John Manuel: He is interesting but not a catcher; he’s more of a DH or 1B. he did not make the Top 30, but the Prospect Handbook is still awesome.

Connor (Wallingford, CT): Who are you higher on - Jimenez or Vlad Jr.?
John Manuel: GREAT question. I went back & forth and went Eloy ahead based on the fact that he did it in full-season ball. But holy wow I love Vlad Jr. Those 2 jokers are jacked way the heck up my top 50 in the Handbook. Can you tell I’m a little excited talking Cubs prospects today? I guess a few days off rejuvenated me, I’m almost as loopy today as I was in the Twins podcast the other day.

Jon (Chicago): Will any of the presumed Iowa rotation members (Brooks, Williams, Zastryzny etc) beviable at the MLB level as starters or will we have to wait for the Clifton/Cease/De La Cruz wave?
John Manuel: Rob Z is in the lead there, with Brooks next because they are on the 40-man roster. Ryan Williams would have beaten Rob Z if he’d stayed healthy; he’s got allies in the big league dugout, put it that way. He’s tough to elevate and a good fill-in candidate, maybe back of-the-rotation eventually, but he’s got basically 35 good pro starts. I didn’t rank him this year due to the injury. But the Cubs do like him. The Cubs may get 2 big leaguers out of their 2014 draft class from seniors that they signed for squat: Williams ($1k) and James Farris ($3k), a reliever who almost made the 30 but is on the depth chart. He was really good in the AFL.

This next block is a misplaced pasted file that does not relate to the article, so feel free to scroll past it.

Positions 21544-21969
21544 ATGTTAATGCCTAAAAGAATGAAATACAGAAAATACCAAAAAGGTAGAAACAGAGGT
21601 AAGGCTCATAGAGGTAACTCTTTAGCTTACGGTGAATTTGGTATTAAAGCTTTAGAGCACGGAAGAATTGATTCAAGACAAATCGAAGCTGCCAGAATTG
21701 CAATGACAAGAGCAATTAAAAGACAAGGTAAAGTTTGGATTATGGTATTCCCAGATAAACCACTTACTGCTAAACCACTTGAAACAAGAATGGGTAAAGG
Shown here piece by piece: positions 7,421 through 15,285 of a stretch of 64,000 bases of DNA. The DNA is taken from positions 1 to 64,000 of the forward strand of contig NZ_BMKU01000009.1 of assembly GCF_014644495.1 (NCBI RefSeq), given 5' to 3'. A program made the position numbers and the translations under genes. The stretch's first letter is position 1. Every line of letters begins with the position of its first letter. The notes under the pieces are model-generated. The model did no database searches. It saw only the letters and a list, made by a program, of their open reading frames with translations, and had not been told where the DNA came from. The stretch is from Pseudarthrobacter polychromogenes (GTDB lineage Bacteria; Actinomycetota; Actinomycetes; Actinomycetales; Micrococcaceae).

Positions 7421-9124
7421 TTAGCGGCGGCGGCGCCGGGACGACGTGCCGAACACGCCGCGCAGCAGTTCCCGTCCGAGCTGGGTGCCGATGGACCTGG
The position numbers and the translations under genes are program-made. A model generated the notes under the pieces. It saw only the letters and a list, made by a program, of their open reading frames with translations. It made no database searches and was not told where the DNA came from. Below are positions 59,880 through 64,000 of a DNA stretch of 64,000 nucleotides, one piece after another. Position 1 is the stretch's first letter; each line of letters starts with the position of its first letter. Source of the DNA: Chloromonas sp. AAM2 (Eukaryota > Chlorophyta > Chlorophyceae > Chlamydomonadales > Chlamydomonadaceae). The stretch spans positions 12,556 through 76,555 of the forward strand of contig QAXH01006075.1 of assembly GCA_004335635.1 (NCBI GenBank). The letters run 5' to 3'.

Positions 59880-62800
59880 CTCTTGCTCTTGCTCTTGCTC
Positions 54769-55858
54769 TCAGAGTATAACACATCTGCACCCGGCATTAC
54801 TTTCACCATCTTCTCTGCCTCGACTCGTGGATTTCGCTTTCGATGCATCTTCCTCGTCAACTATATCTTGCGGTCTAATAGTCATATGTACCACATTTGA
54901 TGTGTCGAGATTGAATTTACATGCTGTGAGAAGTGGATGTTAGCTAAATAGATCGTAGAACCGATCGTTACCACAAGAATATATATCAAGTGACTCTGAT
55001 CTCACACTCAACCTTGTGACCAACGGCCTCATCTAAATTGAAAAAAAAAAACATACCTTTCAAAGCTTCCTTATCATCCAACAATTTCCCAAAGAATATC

Seth Ferguson (Evansville, IN): Out of all of the college pitchers the Cubs drafted this summer, which SP stands out to you the most besides their top pick Hatch?